Smoking meth can also destroy the small pulmonary blood vessels and lead to excess fluid in the lungs (pulmonary edema). As a result, a meth user can form a rare lung condition called pulmonary hypertension.

  • Snorting meth can cause a meth user to experience powerful coughs and severe respiratory damage such as:
    • Collapsed lungs
    • Air being released into the body from sources other than the lungs
    • Interstitial lung disease

The Effects of Meth on the Immune System

Meth can suppress the immune system and prevent an immune response. This can weaken the body’s natural ability to fight off disease-causing bacteria, viruses and fungi, leading to an increased susceptibility to infection.

  • Injecting meth with shared needles can result in HIV, a virus notorious for causing AIDS. Over time, the immune system breaks down and can no longer protect the body from catching harmful diseases.

The Effects of Meth on the Liver and GI Tract

For meth users who inject and share needles, the spread of blood-borne diseases such as hepatitis B and C are commonly transmitted. Hepatitis is the inflammation of the liver and can lead to bleeding, jaundice, cirrhosis and nervous system damage.

The GI tract is affected when blood vessels in the intestines become constricted and prevent blood flow to the bowel. This can kill bowel tissue, resulting in perforation of the intestinal wall and peritonitis, which is a likely fatal infection that leads to septic shock.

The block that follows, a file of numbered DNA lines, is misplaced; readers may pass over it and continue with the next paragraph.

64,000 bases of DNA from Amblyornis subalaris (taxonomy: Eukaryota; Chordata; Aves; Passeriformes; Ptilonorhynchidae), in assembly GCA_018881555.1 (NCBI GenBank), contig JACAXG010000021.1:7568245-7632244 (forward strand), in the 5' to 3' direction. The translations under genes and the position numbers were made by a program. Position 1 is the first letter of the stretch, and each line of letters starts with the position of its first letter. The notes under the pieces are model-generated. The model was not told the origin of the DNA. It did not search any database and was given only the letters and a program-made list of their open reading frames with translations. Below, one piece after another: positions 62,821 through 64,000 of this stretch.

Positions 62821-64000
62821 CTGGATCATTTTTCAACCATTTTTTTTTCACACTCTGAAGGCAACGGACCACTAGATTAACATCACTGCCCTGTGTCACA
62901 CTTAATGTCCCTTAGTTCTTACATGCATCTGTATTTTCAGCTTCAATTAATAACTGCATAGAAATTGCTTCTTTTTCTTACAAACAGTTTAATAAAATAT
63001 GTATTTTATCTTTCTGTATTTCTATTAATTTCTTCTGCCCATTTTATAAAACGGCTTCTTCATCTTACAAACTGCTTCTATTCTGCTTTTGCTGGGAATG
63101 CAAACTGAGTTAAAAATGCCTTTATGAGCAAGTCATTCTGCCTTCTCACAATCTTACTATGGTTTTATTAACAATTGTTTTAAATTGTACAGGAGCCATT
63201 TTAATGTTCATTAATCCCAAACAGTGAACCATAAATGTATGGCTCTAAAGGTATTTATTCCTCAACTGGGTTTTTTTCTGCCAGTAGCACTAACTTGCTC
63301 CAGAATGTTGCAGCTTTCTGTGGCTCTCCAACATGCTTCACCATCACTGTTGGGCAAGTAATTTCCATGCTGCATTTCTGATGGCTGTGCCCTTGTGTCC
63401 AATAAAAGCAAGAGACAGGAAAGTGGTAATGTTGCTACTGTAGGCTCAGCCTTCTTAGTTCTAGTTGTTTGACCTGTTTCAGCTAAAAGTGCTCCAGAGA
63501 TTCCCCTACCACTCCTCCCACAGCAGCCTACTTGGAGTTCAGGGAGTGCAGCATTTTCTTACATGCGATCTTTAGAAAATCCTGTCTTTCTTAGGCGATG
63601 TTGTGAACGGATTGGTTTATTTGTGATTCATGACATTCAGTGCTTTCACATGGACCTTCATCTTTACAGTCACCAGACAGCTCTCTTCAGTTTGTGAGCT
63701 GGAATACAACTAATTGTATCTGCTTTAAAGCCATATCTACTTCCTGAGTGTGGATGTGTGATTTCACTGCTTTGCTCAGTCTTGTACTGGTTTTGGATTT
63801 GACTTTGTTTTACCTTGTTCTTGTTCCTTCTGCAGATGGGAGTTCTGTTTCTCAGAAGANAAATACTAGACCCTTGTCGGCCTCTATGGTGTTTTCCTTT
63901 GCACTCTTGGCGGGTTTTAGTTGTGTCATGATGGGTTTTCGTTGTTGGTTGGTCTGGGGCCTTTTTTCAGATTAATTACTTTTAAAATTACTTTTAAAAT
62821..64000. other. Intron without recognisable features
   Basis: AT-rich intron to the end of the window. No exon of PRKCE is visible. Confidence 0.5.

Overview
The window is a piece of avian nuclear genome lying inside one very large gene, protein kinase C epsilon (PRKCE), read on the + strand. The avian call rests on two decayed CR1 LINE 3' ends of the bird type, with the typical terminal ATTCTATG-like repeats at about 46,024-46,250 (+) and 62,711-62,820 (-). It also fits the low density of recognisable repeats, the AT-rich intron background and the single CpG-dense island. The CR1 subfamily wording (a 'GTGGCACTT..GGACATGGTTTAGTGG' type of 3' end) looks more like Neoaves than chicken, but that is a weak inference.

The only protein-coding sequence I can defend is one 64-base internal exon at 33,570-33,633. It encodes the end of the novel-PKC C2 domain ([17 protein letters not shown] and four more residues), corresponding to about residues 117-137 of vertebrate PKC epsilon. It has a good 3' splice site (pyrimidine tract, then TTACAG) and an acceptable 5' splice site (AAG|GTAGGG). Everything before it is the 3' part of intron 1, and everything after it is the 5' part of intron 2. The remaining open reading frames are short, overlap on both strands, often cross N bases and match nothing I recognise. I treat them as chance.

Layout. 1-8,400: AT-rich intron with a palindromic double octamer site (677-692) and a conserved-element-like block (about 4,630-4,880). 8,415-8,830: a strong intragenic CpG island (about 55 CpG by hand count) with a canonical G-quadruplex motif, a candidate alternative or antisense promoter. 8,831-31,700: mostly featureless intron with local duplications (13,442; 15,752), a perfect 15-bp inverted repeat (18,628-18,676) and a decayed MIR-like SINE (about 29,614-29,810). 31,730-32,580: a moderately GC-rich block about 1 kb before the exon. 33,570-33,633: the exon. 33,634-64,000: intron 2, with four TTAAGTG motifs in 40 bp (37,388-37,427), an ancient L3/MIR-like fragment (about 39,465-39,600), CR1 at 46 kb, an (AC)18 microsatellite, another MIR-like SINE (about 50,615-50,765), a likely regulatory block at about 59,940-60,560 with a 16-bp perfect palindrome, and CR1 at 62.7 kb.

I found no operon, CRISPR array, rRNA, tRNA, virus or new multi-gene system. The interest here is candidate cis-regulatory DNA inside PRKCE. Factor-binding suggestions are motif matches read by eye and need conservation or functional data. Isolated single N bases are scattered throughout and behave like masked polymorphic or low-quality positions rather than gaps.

The Effects of Meth on Skin and Teeth

A signature of meth use is compulsive skin picking. Attributed to either delusions, psychosis or the feeling of bugs crawling under the skin, meth users tend to scratch their face and arms in a repetitive manner that leads to open sores. Without a chance to heal, these open sores are often prone to infection. Additionally, chronic meth use can cause:

  • Severe acne
  • Weakened or lost skin elasticity
  • The skin takes on a leathery texture
  • The appearance of rapid aging

Another trademark of long-term meth use has been dubbed “meth mouth.” Meth use causes/leads to:

  • Dry mouth
  • Weakened saliva production leads to the body’s inability to fend off cavity-causing bacteria
  • Compulsive grinding

In conjunction with poor oral hygiene, a meth mouth can quickly change into cracked teeth, severe tooth decay, tooth loss and gum erosion.

The Effects of Meth on the Musculoskeletal System

Long-term meth use can lead to an increase in deep tendon reflexes (hyper-reflexive) and cause serious muscle twitching and tremors.

Additionally, the abuse of meth can result in rhabdomyolysis. Rhabdomyolysis is a serious condition that involves the rapid deterioration of muscle tissue. When this happens, the toxic contents of damaged cells can be released into the bloodstream. This causes severe muscle pain, intense changes in electrolyte levels and irreversible kidney failure if not treated in time.

Life-Changing Meth Addiction Treatment at Ranch Creek Recovery

You only get one life and one body. Make the most of yours by putting meth addiction behind you. Regardless of where your addiction has landed you, you can stop using meth and get your entire life back on track.

At Ranch Creek Recovery, your precise detox needs, successful recovery and sober re-entry into society is our top priority. At our holistic recovery center, our meth treatment program delivers all-encompassing methodologies of medical and physical treatment, psychology, holistic and experiential therapies and preparation to forge the drug-free future you desire.